My work debuted with inspiration from my family and the experiences I had as a child, specifically regarding eating habits. As my work evolves, I continue to look to eating habits, but they are the experiences and insights of an adult in the present (and sometimes the future). In this, there are always new ideas. In addition, I look to the past, to domestic objects made from clay, metal, wood and fiber, both industrial and handcrafted. If I see something I like, I figure out what fundamental qualities draw my attention and then adapt them to my own certain representation. Over the years, I have developed a couple of structural formats: ‘Curvy’ and ‘Belly Bottomed’. In general, when I want to incorporate a new form, I will try to work it into one of these styles. If it’s successful, great, if it’s not, then the public never sees it! I have a paper pattern for each form I make and often a new form can be created by modifying one of my existing patterns. I cut a paper pattern that I think will get me close to the form I’m after, then cut out the clay pieces and alter them as needed as I assemble. Then I go back to the paper pattern and snip and shape. I do this until I get what I want. Recently, I have expanded the variety of forms I make by taking one form and then reproducing it in assorted sizes and shapes. For example, if I make a round bowl, I will make it in 3 to 6 different sizes and then I will make it ovoid and rectangular, also in assorted sizes. This really speaks to my inclination to work in multiples without making the same thing over and over again.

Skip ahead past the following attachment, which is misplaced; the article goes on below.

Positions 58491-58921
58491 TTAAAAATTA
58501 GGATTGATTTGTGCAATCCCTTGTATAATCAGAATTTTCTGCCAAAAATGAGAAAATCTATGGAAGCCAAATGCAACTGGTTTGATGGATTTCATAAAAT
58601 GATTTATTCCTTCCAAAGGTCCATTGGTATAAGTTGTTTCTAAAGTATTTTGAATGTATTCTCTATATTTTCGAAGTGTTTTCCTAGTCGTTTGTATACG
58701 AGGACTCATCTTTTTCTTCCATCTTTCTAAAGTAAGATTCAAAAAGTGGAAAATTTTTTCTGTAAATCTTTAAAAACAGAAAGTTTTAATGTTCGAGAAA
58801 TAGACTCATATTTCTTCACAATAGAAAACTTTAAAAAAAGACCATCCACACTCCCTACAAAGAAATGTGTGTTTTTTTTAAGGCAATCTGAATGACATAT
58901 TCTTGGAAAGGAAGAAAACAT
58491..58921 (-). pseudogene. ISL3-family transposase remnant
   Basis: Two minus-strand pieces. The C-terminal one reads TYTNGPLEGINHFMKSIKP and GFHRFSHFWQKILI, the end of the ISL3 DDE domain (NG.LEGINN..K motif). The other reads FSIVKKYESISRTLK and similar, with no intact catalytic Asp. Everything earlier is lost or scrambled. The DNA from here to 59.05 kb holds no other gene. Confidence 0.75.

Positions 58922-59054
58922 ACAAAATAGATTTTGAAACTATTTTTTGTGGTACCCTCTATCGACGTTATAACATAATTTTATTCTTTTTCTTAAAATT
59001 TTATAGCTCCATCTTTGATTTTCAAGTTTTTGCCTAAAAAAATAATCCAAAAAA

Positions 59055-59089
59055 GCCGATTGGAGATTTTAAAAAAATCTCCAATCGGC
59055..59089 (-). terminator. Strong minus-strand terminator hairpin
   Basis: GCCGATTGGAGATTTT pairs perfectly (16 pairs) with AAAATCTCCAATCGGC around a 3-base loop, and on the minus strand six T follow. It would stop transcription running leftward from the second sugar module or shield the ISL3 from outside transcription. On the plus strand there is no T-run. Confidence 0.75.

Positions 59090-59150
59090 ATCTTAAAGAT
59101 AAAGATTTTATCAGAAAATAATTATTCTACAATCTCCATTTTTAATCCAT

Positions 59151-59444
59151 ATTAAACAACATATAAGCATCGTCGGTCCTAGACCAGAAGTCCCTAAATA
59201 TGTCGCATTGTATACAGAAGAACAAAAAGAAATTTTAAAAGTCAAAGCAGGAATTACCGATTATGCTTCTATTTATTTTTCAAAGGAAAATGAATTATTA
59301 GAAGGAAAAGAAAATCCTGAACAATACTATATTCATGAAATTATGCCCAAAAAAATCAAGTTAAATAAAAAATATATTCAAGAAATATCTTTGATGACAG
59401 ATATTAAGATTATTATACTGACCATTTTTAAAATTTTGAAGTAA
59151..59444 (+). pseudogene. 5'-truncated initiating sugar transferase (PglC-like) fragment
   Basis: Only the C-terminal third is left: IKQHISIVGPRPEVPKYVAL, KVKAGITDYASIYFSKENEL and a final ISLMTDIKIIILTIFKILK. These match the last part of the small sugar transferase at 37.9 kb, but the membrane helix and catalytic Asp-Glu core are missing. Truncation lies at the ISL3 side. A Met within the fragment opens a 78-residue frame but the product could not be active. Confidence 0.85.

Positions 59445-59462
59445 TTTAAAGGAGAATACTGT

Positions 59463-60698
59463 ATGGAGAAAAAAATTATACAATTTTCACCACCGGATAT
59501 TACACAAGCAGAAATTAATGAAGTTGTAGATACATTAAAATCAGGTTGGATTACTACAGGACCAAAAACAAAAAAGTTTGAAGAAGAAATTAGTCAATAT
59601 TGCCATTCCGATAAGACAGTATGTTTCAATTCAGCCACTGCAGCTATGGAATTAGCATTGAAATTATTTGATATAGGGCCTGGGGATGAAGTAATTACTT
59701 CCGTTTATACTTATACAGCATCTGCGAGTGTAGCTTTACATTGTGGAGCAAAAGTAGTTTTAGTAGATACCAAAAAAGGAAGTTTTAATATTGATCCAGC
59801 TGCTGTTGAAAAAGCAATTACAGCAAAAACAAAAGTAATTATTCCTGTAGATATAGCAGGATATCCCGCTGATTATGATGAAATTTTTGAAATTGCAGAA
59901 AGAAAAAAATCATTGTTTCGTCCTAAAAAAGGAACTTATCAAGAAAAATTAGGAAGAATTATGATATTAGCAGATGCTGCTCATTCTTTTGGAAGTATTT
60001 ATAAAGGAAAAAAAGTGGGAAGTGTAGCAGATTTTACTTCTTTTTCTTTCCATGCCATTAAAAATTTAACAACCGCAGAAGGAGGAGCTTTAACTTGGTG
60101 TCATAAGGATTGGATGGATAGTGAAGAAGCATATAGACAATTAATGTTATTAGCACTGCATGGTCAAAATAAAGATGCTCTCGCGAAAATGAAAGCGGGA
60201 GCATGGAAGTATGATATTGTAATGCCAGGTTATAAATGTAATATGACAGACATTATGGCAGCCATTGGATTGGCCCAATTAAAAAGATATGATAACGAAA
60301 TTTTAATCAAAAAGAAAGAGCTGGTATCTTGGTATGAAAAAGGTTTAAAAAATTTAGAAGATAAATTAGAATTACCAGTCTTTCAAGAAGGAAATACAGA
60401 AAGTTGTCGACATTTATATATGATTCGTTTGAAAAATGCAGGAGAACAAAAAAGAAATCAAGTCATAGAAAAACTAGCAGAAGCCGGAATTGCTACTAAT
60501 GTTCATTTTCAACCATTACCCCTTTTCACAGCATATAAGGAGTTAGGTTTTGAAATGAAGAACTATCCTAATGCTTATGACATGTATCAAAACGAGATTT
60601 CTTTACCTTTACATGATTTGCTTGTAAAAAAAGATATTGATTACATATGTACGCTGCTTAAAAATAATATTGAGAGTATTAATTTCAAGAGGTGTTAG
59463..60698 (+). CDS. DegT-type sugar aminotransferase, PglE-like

Having shared a studio wall with you at the Archie Bray Foundation, I know that you are fascinated with glaze chemistry. I always admired the countless test tiles I’d see piling up in your studio space. Can you talk a little about the importance of glaze/surface when it comes to your work?
The surface of a pot is just as important as the pot itself. Either can undermine the other if
consideration isn’t given to both. My love for glazes comes from the idea that a glaze surface has a few variables that can be manipulated toward a concept: light transmission, color, and tactile quality can all be chosen with intent. I appreciate the infinite possibilities that present themselves through glaze development.
Like Jeff Campana (last month’s featured potter), I know you moved around a lot post graduate-school. How have these experiences after school prepared you for where you are now? Could you describe some of the most influential or career changing experiences you’ve had since you’ve left school?